Our current student spotlight is Nick Christensen. Nick was born in Germany and moved often with his military family. He has lived in Tennessee, North Dakota and Montana before settling in Wetumpka, Alabama. He is a graduate of Wetumpka High School, where is favorite extra-curricular activities revolved around science competitions. Nick was active in the Wetumpka High School’s B.E.S.T. robotics team and captain/business manager his senior year when they took 3rd place nationally. He also competed individually in the Armed Forces Communication and Electronics Association contest, placing in the top ten for four years, including 2nd and 3rd place. In the national Junior Science and Humanities Symposium, he took 3rd place in engineering for a photovoltaic water distillation device. His most outstanding involvement, though, was with the science fairs, where he rose to International Science and Engineering Fair finalist four years with three different projects. Because he is hearing impaired, Nick created and tested a novel hearing aid that lowers sounds in real time for increased word recognition; with that project he won 4th, then 2nd, place in Computer Science in 2008 and 2009, as well as several international awards and scholarships.
Nick will be a junior this Fall, pioneering the new interdisciplinary program of study. Nick is building his own major involving physics, computer science, computer engineering, and mathematics. Basically, it’s a major in physics with an emphasis on computer technology. After graduation, Nick plans to continue on to graduate school, working towards a Masters and Ph. D., studying some form of alternative computing, probably either quantum computing or optical computing. Ultimately, he expects to be doing high-level scientific research on or engineering new computer technologies. Technology has almost reached the limits of what normal processors are capable of, so there is an immediate need for new types of processors, especially for “crunching” huge quantities of data. Another aspect of computing technology he wants to work on is data storage to better store huge quantities of data. The main reason he’s interested in alternative computing is being able to provide high-performance computing for major scientific research.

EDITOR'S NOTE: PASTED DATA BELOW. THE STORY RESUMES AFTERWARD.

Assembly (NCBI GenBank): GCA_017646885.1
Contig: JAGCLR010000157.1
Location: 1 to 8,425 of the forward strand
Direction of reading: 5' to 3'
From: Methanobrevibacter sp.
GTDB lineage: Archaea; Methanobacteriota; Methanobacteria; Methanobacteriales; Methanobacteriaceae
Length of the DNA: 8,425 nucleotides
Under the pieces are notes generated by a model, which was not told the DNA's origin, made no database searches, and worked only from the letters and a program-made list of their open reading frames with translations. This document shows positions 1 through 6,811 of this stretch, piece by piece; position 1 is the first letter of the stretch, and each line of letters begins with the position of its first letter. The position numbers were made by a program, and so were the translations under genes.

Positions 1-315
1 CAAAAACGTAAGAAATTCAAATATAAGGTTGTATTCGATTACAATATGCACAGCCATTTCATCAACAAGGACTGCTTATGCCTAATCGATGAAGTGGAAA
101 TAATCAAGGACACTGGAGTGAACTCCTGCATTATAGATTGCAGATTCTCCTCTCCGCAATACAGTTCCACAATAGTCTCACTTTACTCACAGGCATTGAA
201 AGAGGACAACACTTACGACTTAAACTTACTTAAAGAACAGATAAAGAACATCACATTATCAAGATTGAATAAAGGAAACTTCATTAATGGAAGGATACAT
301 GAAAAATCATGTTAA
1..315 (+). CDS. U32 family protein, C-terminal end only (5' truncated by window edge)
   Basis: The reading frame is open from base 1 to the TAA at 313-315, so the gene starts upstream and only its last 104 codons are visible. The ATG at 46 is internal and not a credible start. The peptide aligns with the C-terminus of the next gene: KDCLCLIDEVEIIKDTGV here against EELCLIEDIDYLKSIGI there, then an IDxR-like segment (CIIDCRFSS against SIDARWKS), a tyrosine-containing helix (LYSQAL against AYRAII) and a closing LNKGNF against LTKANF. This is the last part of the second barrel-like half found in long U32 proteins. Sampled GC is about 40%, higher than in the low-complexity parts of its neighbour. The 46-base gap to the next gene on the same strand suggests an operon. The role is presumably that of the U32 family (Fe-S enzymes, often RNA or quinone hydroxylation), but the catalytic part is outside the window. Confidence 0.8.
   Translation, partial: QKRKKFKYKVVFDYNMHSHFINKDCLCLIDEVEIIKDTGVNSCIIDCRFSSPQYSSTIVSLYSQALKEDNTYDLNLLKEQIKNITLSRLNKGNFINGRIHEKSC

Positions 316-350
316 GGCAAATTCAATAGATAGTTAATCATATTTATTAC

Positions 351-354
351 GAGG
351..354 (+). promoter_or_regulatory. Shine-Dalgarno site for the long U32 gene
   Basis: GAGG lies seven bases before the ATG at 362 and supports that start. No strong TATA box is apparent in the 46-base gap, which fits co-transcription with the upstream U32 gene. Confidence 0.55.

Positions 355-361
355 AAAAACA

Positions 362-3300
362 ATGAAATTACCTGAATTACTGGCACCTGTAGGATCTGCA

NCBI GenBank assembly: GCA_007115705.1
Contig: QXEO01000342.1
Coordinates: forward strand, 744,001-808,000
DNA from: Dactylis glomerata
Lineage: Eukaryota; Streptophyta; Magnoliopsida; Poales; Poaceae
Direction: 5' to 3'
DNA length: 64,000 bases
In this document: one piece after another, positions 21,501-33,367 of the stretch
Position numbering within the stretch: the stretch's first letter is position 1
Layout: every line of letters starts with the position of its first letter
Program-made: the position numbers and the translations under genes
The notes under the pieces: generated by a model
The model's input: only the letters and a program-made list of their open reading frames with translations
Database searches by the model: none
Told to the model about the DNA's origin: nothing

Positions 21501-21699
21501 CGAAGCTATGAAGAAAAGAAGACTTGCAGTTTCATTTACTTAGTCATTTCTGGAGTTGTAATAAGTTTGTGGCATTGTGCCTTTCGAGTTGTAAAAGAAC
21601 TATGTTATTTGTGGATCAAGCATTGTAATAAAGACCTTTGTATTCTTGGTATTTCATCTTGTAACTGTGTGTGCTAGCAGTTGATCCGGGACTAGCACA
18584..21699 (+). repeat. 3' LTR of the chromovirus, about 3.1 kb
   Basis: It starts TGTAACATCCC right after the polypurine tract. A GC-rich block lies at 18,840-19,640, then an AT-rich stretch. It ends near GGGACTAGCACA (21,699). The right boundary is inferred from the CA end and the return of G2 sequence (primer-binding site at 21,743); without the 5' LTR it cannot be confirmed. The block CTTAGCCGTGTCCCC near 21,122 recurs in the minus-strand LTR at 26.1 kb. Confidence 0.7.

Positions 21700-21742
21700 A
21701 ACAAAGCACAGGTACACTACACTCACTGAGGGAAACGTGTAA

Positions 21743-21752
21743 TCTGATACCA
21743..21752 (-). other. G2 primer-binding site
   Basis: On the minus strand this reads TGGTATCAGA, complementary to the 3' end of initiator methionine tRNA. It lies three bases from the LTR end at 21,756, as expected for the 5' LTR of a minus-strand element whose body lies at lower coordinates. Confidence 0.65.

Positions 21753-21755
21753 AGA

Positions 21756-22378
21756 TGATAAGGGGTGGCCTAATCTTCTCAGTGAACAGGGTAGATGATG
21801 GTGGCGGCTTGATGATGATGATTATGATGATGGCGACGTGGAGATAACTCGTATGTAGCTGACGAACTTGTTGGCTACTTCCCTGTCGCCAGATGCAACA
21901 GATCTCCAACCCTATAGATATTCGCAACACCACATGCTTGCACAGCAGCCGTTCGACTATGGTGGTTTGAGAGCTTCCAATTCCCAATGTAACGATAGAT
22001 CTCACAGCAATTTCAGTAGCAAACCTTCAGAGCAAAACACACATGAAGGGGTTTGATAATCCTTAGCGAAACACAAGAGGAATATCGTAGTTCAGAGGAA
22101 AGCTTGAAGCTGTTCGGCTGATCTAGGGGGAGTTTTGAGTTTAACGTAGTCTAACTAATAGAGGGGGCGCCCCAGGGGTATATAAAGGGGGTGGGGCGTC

Nick is the founder and Executive Director of Aquosus Potentia (www.aquopotent.net), which is a non-profit organization with a website that publishes student papers on and promotes renewable resource technology, such as more efficient solar panels or water purification methods. Aquosus means water; Potentia means power. There are currently students submitting papers in health-related water issues from arsenic poisoning to cholera outbreak in Haiti, methods of water purification, legal cases involved with contamination and water rights, the efficiency of battery-operated cars, solar stirling engines, biofuels, and even bioponics.
One of the long-range goals is to work together to cap canals to produce potable water and solar energy, but the first step is pursuing research grants. A more immediate goal Nick is working on for his Honor Thesis is to enhance solar panels using a tiny microprocessor as a power point tracker. Aquosus Potentia will research this as a team as soon as funding is found. In the meantime, each student’s individual papers work together to help build a mosaic share point of information, including a data pool of links and bibliographies.
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